Weekly Roundup

William Kentridge Sphinx

William Kentridge, "Sphinx," 2010

This Weekly Roundup features Kentridge’s Egyptian sketchbooks, Louise Bourgeois in The Surreal House, and Mike Kelley’s maiden voyage.

  • Scheduled to coincide with the monographic retrospective devoted to the artist at the Jeu de Paume, drawings by William Kentridge will be presented in the Salle d’Actualité of the Department of Graphic Arts, alongside a selection of Egyptian drawings from the Louvre.  The work will be on display until August 30.
  • A current exhibition at the DHC/ART Foundation for Contemporary Art features the work of Jenny Holzer that deals with the United States-led invasion of Iraq and “holds up language as a mirror to show them and us the consequences of how words are used and misused. This analysis may be too late in some ways, but also just in time to show how language, too, can become a weapon of mass destruction.”  The show closes on November 14.
  • The New Topographics photo exhibition at SFMOMA offers a chance to look back in time to gauge our psychological and social distance from what we see.  This exhibition is a re-creation of a pivotal 1975 exhibition held at the George Eastman House in Rochester, N.Y. and includes the work of Robert Adams who was in the original show.  The exhibition is on view until October 3.
  • The Barbican Art Gallery presents The Surreal House which consists of a labyrinth of chambers, designed by acclaimed young architects Carmody Groarke and features work by a host of artists, architects and film makers including Louise Bourgeois.  The show continues until September 12.

  • The Pace Gallery presents Tim Hawkinson: One Man Band, featuring six works relating to the “visual and sensorial expression of sound, produced between 1993 and 2007.”  Many of the works exhibited have not been seen in New York since the artist’s 2005 retrospective at the Whitney Museum of American Art.  The exhibition will be on view through July 30.
  • LUSH LIFE, an exhibition based on Richard Price’s 2008 novel of the same name, takes place at nine Lower East Side galleries including Salon 94 which is presenting Paul Pfeiffer‘s Goethe’s Message to the New Negro through July 30th.
  • The Singapore Tyler Print Institute presents Trenton Doyle Hancock: A Day Ahead A Head A Day from July 31 – Sept. 4.  The show features Hancock’s works that are based on an “ongoing battle of the good ‘Mounds’ in their colorful world and the devilish skeletal ‘Vegans’ living in black and white. As one of the most distinctive American artists of his generation, his works conjure images of fearful beauty.”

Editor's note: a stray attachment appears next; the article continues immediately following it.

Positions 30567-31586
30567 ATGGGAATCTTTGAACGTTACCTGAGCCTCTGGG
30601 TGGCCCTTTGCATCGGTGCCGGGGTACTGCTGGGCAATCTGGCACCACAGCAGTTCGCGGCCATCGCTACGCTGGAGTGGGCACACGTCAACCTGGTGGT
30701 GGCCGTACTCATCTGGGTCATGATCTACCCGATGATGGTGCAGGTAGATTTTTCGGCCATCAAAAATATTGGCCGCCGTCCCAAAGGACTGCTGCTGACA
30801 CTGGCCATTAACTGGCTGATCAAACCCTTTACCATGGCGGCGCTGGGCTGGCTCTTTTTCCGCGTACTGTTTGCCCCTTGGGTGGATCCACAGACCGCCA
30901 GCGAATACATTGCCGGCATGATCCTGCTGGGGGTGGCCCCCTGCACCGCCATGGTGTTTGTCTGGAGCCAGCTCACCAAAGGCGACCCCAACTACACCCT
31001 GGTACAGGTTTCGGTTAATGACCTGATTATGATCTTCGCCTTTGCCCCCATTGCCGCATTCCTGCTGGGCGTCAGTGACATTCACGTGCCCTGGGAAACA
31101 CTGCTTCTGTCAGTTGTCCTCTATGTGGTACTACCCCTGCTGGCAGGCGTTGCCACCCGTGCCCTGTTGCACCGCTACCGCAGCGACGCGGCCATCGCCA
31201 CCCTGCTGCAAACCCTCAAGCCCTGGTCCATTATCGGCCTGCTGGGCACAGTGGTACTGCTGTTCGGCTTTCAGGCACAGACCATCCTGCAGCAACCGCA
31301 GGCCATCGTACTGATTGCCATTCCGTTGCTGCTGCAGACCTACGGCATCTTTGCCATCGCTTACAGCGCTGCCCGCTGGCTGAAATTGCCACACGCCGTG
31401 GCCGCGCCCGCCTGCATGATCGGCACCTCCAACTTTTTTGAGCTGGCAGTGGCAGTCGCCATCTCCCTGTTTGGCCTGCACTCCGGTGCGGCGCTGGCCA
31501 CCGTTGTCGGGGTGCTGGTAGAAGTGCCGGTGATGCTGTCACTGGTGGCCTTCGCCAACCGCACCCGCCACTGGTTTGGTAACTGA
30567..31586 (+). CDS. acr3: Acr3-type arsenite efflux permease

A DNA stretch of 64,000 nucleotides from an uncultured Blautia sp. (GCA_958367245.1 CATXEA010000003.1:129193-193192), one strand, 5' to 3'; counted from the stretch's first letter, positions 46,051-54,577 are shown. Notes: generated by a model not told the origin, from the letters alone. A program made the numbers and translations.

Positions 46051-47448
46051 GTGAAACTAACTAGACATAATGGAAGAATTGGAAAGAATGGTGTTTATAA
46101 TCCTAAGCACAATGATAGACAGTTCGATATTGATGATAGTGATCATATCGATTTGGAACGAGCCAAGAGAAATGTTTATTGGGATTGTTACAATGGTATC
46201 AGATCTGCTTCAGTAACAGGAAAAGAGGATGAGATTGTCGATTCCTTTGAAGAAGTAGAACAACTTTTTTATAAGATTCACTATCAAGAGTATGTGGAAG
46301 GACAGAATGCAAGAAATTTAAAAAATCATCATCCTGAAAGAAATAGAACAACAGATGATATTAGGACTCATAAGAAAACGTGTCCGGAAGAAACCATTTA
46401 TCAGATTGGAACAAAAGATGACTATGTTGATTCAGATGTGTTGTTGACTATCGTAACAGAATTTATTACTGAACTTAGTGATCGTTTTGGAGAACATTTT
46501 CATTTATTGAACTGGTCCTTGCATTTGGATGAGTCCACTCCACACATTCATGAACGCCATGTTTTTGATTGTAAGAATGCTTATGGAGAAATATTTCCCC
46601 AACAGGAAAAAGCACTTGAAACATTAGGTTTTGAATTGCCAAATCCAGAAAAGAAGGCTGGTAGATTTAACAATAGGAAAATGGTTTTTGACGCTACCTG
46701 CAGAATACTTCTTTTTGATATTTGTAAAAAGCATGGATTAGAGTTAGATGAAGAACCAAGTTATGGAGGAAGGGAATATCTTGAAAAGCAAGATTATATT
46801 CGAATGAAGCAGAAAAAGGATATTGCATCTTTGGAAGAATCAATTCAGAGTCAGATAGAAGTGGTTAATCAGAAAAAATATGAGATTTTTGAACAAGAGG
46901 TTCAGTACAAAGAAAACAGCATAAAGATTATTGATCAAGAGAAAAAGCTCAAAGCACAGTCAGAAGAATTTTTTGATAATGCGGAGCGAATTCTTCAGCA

• On September 25, Mike Kelley’s Mobile Homestead makes its maiden voyage from Midtown Detroit (on the grounds of MOCAD) to the “mother ship,” the original Kelley home in the suburbs.  Mobile Homestead is the first installment of a major new work by Mike Kelley, as both a public sculpture and a private, personal architecture based on the artist’s hometown which primarily housed workers for the Big Three auto makers: Ford, Chrysler and General Motors.
  • The Bass Museum of Art is exhibiting Human Rites, a new exhibition examining ritual through art. “From mundane human activities to sacred practices, from the past through the present, rites and rituals have been pervasive subjects in artistic practice.”  The show includes works of art by Allan McCollum and Mark Dion.
  • Art Works for Change is presenting The Nature of Cities at the Shanghai World Expo, which consists of 16 short videos from artists, animators and architects from around the world addressing the theme of urban biodiversity. “The exhibition illustrates the relationship between the urban and natural environments, proposing new ways forward that acknowledge the necessity of human habitats and the fragile state of our ecosystems.” and includes the work of Allora & Calzadilla and Cao Fei.  The show closes on July 31.
  • Skyspace by artist James Turrell is set to reopen following the re-engineering and remaking of the movable-roof component.  Regular viewing hours — one hour before sunset on Fridays — are set to resume on July 30 at the Live Oak Friends Meeting House.
  • The first museum survey of works by contemporary Los Angeles artist Mark Bradford has been extended through Oct.10 at the Wexner Center for the Arts.  After its run at the center, the exhibit will travel to the Institute of Contemporary Art in Boston, Museum of Contemporary Art in Chicago, Dallas Museum of Art, and San Francisco Museum of Modern Art.
  • Planet Green is featuring a Fast Forward video that highlights the artist Maya Lin who “looks to the environment for artistic inspiration.”
  • On August 4, the Food for Thought Visiting Artist Lecture Series will present Mel Chin, a conceptual artist perhaps best known for his sculpture, which “often explores the importance of memory and collective identity.”

Contributor
Nettrice Gaskins is an artist and educator who holds a Ph.D. in Digital Media. Gaskins compiles the Magazine's "Weekly Roundup" and occasionally contributes articles on afrofuturism.
  1. New Artist says:

    I was at the Barbican Art Gallery, Highly recommended!

    Reply

  2. Ben Street says:

    …where they don’t yet know that Louise Bourgeois is dead. Check the wall labels.

    Reply

  3. Austin Brooks says:

    Henry Matisse has an exhibit that just opened in NYC at MoMA. I highly recommend it. It’s open until October 11th.

    Reply

  4. Frank says:

    Me too at the Barbican Art Gallery… and my wife was delighted!

    Reply

  5. Art says:

    I have an Indian art gallery.. Nice sharing…

    Reply

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